The researchers examined records from a pediatric practice of 111 children whose body mass index (BMI) exceeded 85 percent of the general population. Researchers determined that these children had started gaining weight in infancy at an average rate of .08 excess BMI units per month. On average, this progression began when the children were three months old. Over half the children became overweight at or before age 2 and 90 percent before reaching their 5th birthday.
The study suggests, its authors say, that obesity prevention efforts should begin before age two, when children reach a "tipping point" in a progression that leads to obesity later in life. "Our study suggests that doctors may want to start reviewing the diet of children during early well-child visits," said principle investigator Dr. John Harrington, an assistant professor at Eastern Virginia Medical School.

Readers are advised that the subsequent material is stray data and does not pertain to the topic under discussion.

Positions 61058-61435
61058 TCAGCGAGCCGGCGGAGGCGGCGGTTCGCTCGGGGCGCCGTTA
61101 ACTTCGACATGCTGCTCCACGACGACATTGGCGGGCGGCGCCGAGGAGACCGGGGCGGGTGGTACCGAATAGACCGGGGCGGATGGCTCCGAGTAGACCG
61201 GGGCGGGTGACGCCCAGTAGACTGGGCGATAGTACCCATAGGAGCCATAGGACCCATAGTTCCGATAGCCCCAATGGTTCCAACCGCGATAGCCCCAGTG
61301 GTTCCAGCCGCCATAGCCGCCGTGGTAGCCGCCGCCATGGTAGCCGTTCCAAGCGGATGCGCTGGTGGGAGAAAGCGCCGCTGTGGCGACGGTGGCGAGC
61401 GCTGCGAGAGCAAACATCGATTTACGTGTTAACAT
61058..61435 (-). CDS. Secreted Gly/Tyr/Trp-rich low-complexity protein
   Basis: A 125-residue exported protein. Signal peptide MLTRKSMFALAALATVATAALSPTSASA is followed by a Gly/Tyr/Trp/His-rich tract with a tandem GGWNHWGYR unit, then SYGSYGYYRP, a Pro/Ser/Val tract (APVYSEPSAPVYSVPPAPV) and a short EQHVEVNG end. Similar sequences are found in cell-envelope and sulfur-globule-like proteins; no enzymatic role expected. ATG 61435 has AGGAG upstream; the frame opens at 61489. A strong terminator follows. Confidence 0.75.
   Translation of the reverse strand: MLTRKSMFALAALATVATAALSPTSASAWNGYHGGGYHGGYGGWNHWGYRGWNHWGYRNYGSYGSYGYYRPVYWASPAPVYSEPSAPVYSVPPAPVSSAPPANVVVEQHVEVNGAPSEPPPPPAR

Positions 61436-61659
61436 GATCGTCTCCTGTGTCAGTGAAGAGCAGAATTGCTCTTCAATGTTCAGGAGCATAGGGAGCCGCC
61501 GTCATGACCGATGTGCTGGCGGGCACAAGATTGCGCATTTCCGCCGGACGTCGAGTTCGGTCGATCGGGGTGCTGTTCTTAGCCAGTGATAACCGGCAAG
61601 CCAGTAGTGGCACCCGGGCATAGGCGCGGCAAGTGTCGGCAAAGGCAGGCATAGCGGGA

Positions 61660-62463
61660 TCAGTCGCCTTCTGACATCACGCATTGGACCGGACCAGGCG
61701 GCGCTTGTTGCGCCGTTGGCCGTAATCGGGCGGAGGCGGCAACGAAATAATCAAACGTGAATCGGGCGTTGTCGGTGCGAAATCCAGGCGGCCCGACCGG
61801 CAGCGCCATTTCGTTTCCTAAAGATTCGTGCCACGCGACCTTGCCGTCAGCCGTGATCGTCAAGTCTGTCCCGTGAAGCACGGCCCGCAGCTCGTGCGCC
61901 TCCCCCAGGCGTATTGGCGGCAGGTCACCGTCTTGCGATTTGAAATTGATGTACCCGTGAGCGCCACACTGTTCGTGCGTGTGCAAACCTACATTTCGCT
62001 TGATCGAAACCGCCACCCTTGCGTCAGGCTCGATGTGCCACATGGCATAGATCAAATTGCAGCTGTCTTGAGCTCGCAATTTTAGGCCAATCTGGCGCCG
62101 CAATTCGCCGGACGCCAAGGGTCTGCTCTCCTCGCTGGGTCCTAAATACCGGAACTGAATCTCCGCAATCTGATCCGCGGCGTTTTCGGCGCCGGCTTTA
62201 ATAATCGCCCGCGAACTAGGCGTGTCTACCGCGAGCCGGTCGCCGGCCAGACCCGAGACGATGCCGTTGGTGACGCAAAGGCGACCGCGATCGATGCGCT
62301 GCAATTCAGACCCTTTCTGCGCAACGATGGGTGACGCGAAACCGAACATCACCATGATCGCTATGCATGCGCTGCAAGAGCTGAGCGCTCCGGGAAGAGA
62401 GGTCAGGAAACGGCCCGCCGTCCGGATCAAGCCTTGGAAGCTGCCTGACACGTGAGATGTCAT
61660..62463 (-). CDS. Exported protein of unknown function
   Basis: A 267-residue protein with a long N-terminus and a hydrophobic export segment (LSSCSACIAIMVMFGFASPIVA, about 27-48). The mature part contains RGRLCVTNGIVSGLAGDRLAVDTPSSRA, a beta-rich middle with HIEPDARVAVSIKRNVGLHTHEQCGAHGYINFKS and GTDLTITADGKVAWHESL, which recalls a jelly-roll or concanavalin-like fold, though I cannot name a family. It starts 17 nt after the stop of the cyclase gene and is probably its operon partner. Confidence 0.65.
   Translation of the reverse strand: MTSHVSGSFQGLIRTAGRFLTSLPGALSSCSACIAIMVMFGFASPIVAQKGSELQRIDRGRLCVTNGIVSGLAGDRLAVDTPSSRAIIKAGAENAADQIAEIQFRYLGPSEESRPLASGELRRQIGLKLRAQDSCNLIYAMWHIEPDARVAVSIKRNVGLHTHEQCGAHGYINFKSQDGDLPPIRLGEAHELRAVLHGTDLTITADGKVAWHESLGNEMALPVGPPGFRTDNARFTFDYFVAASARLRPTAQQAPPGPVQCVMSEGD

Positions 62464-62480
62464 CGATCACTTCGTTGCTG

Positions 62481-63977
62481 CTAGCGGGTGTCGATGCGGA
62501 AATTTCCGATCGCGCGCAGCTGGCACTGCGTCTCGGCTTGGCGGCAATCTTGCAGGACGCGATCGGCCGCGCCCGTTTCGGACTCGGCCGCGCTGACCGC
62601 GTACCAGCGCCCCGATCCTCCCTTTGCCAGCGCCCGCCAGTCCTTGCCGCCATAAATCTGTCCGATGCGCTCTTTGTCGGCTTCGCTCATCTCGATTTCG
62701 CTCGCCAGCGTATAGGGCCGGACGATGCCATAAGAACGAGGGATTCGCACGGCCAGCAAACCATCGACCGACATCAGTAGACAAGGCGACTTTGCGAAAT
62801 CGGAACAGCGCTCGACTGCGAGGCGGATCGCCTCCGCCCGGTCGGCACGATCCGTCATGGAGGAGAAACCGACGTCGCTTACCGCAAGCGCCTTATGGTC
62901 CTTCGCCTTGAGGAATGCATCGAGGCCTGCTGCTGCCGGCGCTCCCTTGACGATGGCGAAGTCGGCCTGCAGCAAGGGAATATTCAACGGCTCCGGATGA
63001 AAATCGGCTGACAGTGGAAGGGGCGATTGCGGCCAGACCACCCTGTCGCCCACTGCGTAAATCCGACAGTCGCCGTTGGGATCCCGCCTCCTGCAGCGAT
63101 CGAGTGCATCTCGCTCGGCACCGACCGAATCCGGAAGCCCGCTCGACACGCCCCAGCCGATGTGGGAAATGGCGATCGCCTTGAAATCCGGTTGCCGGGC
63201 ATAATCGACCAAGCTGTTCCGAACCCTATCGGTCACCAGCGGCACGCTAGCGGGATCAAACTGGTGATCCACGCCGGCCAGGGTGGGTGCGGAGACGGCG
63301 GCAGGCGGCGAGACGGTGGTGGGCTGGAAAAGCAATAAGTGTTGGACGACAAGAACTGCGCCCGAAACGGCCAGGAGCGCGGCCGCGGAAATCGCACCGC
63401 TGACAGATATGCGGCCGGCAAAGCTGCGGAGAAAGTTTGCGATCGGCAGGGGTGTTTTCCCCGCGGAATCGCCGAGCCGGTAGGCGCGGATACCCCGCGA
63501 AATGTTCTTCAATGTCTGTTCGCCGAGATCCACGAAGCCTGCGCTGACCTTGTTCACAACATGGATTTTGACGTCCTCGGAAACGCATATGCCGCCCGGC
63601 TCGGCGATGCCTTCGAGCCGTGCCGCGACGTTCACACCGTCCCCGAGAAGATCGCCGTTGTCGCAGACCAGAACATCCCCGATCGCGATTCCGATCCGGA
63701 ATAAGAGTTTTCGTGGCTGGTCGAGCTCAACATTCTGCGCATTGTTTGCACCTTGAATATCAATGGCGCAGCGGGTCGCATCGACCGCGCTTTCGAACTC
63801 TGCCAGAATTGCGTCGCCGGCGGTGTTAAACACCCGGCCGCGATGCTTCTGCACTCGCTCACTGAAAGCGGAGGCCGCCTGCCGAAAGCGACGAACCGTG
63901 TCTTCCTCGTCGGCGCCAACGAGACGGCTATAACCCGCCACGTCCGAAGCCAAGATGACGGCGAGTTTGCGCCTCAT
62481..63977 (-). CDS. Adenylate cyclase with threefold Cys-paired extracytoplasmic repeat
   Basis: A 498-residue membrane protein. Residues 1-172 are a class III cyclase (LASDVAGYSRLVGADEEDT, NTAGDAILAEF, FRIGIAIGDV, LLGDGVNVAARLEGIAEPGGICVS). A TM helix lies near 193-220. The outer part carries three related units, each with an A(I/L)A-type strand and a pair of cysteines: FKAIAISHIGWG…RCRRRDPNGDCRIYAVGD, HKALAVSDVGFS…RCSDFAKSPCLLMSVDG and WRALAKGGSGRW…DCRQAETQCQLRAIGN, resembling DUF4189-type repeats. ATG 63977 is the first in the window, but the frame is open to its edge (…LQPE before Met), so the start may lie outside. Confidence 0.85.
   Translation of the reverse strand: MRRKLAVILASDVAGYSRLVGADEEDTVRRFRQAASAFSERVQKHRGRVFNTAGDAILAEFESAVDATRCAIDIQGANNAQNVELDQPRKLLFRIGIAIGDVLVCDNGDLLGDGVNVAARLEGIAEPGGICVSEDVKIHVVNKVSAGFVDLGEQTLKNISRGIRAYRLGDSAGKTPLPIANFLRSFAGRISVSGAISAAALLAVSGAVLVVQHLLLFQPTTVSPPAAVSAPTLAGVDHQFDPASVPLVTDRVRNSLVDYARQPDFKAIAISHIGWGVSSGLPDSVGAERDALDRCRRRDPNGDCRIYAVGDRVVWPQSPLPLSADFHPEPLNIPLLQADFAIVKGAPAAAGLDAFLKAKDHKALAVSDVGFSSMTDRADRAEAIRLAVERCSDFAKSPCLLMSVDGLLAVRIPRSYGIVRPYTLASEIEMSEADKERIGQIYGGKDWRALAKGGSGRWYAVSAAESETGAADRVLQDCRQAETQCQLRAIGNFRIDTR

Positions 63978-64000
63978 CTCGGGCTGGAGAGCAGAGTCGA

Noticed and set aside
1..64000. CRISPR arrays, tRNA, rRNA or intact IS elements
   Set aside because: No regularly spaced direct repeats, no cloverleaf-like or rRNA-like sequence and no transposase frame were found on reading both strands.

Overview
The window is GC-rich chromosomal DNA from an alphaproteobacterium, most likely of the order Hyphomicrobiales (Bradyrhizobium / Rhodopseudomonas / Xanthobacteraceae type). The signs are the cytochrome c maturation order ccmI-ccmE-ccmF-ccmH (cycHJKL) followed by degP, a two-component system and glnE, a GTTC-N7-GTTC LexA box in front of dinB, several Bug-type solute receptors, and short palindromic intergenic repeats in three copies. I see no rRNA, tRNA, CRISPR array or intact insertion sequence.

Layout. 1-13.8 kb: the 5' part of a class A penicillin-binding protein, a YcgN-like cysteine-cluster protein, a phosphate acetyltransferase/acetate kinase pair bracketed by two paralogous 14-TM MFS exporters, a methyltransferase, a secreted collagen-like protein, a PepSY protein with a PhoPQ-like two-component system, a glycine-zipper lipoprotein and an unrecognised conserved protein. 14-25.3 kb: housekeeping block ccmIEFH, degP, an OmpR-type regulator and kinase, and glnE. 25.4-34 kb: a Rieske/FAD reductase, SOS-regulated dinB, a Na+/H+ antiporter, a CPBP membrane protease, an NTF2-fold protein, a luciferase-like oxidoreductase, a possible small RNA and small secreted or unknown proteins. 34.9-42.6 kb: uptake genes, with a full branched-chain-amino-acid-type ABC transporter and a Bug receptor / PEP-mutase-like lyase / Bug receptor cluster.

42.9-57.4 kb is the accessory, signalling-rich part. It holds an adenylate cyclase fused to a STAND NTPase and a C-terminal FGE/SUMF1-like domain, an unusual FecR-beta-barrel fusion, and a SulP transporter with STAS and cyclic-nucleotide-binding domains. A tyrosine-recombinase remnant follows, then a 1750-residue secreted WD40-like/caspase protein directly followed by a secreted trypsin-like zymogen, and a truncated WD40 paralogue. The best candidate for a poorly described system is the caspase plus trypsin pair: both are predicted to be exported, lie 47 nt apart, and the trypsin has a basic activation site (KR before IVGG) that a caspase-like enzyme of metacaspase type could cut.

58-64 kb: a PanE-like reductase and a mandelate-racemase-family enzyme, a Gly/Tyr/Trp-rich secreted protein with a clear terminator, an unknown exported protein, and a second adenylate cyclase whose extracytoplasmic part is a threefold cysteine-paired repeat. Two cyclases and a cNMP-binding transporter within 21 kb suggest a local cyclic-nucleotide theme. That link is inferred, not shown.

"Getting parents and children to change habits that have already taken hold is a monumental challenge fraught with road¬blocks and disappointments. This study indicates that we may need to discuss inappropriate weight gain early in infancy to affect meaningful changes in the current trend of obesity."
Citation: Harrington et al., 'Identifying the Tipping Point Age for Overweight Pediatric Patients', Clinical Pediatrics, February 2010; doi:10.1177/0009922809359418